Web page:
Dancehall star Macka Diamond has jumped to the defense of the promoters of Sting, the clash-centered stage show organized by Isaiah Laing, which has been widely derided online by netizens after the show ended in a fist-flinging fracas on Boxing Day.
“I have to be grateful for this show because this show started me out as a young artist and it is still starting out a lot of young artists. I feel great to see a lot of these new acts who came from all over the world, and I think Sting is still doing great and Mr. Laing is trying , and he is one of those that loves our culture and he is bending his back to keep it going,” Macka Diamond said in an interview with DancehallMag.
“I am so excited and I was so grateful to be a part of the Ten Giants and the coming back of Sting in the right manner in terms of the mixture of artists, both new and old, who is around and still around and going strong.”
Macka Diamond has a strong and storied Sting tradition, having lost clashes at Sting to Queen Paula in 2003 and again to Lady Saw in 2013. She walked away from a clash with Spice in 2012. In between those performances, she has consistently been one of the best performers on the show, earning raves for her witty banter, colourful costumes, and hit songs like Bun Him, Dye Dye and Cow Foot.
She raved about what she called the ‘professionalism’ of the Supreme Promotions team.
“Apart from the glitches backstage, and I might not have worked my time, but I was glad to go on, I was excited and prepared. Honestly, I know it was done ina different and more professional way this year. I saw the professionalism, the team of Supreme Promotions did a great job with the stage and lighting and sound, and the Sting brand did a lot of professional things: the new armbands, designated space to park at the venue,” she said.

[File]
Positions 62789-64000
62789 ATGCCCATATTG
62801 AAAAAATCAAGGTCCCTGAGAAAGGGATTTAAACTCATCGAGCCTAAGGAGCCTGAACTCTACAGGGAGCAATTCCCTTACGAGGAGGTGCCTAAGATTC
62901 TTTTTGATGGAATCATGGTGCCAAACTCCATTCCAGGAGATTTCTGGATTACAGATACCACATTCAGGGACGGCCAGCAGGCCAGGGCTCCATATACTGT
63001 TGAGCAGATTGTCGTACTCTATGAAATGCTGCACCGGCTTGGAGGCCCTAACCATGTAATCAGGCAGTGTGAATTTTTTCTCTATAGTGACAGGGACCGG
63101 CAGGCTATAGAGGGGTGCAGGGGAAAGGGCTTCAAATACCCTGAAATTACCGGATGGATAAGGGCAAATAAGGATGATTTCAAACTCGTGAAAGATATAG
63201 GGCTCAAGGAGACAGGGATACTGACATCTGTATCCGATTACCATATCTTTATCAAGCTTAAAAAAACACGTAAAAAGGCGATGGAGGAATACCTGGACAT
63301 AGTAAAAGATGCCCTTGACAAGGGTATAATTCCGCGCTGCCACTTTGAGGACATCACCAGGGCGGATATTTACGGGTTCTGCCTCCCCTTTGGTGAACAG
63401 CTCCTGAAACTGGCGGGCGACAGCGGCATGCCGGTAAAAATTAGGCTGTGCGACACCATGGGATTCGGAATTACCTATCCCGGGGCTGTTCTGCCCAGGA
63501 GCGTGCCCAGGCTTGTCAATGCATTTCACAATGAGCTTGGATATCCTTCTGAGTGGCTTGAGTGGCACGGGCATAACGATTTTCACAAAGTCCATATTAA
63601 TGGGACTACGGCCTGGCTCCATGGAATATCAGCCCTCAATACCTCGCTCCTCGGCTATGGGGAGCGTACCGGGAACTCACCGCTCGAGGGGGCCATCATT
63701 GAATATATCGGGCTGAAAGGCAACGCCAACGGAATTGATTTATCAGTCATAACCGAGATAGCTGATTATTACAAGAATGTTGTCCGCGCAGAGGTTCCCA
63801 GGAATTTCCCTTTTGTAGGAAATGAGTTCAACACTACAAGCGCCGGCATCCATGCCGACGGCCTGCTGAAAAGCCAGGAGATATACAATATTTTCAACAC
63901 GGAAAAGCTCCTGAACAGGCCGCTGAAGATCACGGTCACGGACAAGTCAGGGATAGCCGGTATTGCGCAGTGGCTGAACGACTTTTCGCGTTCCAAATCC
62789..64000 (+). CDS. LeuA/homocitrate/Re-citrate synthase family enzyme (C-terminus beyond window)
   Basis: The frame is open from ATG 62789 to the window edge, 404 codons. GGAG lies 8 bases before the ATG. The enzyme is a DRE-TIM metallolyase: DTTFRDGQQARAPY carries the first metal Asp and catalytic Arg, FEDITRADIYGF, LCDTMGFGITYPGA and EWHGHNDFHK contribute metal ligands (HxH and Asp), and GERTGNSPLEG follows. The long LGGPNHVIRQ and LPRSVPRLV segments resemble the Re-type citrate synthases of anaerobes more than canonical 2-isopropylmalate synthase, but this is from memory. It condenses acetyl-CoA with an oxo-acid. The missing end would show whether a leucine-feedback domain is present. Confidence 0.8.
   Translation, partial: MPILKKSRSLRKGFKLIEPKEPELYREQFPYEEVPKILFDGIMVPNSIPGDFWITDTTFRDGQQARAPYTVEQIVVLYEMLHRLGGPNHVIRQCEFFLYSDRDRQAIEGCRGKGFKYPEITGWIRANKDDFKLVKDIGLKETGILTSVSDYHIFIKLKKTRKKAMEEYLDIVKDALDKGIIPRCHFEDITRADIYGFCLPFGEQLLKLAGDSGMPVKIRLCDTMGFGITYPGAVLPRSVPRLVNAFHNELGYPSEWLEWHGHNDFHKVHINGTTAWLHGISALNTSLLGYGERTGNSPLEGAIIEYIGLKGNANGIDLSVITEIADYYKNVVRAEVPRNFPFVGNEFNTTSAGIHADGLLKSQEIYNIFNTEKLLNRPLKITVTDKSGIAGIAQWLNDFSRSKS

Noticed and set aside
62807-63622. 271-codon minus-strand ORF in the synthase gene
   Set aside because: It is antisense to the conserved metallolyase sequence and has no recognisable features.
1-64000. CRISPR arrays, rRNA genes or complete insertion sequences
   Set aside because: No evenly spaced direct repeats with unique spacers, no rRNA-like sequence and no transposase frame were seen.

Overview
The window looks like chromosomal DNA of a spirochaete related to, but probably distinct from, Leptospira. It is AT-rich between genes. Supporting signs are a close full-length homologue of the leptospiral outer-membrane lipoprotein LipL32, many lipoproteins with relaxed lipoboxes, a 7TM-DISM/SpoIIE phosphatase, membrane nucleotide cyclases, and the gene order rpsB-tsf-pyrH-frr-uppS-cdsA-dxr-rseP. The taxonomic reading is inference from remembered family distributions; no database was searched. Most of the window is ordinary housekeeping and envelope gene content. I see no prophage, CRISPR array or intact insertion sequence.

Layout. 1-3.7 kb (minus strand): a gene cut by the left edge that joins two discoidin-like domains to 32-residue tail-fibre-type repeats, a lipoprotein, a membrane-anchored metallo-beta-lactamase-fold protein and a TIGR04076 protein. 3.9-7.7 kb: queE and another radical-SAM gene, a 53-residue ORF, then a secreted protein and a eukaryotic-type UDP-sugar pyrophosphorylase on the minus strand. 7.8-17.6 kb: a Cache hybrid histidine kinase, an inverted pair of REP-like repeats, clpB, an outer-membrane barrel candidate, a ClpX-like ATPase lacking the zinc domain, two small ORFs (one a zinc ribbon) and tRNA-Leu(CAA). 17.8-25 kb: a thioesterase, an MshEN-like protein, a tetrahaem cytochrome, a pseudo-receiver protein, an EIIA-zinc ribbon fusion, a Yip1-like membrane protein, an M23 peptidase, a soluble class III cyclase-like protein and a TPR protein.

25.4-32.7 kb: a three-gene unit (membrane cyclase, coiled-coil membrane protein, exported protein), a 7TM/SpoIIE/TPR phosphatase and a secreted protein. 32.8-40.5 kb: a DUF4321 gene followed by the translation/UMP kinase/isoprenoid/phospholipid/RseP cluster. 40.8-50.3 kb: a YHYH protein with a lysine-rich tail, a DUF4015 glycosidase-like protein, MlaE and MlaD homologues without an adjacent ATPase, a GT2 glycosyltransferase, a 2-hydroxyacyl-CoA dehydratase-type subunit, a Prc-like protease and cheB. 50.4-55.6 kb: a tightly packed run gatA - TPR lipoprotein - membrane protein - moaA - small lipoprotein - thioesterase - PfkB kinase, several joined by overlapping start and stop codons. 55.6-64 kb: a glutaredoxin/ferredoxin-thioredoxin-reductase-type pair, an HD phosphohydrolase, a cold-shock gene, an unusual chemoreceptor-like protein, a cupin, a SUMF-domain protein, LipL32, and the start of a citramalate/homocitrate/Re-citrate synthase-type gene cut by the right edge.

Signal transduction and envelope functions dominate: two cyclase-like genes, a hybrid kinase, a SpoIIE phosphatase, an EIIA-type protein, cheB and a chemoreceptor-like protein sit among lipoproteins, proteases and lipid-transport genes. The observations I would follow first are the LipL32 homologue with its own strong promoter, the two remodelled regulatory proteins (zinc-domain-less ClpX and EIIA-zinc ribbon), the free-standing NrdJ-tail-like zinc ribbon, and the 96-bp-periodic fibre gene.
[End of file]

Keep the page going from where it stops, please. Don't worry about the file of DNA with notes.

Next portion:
She said that Sting’s chaotic ending is symptomatic of the climax of most stage shows in the local entertainment landscape.
“It was organised up to a point, everybody knows that’s how stage shows go. I am not going to agree with certain things and talk down on the show. Sting has the potential to grow more and get back on form, because it start this year, 2023 and we’re getting good feedback, I don’t agree to the negative energy,” she said.
Some of that negative energy is emanating from performers such as Anthony B, Tanya Stephens and Spragga Benz, who have lambasted Isaiah Laing, the organizer of the iconic Sting stage show, and criticized the production quality.
These Streets singer Tanya Stephens wrote that: “I would be disappointed if I had no prior knowledge of this deplorable behavior, but I do – hence previous avoidance,” the These Streets artist wrote in an Instagram post today. “And how can I, a perfect stranger, be disappointed in someone who takes a fat dump on his own offspring’s legacy?”
“The sad thing is, what I mistook for growth and maturity was just escalation of a lack of integrity. I saw evolution but unfortunately it wasn’t evolution of character, just evolution of a distasteful characteristic,” Tanya Stephens added.
But Macka Diamond sees things differently.
“Sting is back, and 2024 is going to be greater so big up Mr Laing on your 40th year and we nuh care, negativity cannot stop you, keep going, thanks for giving up your strength, and for your love of the culture, yu still ah do it no matter what yu a go through , no matter how much losses, yu keep pushing this thing and brand for the music and for young artistes to make a mark and for older artistes who still de ya, cause once we do this show, we can hear the promoters dem calling,” she said.
Macka Diamond has quietly transformed her brand in 2023, with the help of a new team of creatives, expanding her presence beyond music, recently inking a brand ambassador deal with popular perfume company Dossier and another with Walmart.
Over the weekend, she released a new single, Still Gotti on producer Rvssian’s Dutty Money riddim. She will be releasing her upcoming third album next year.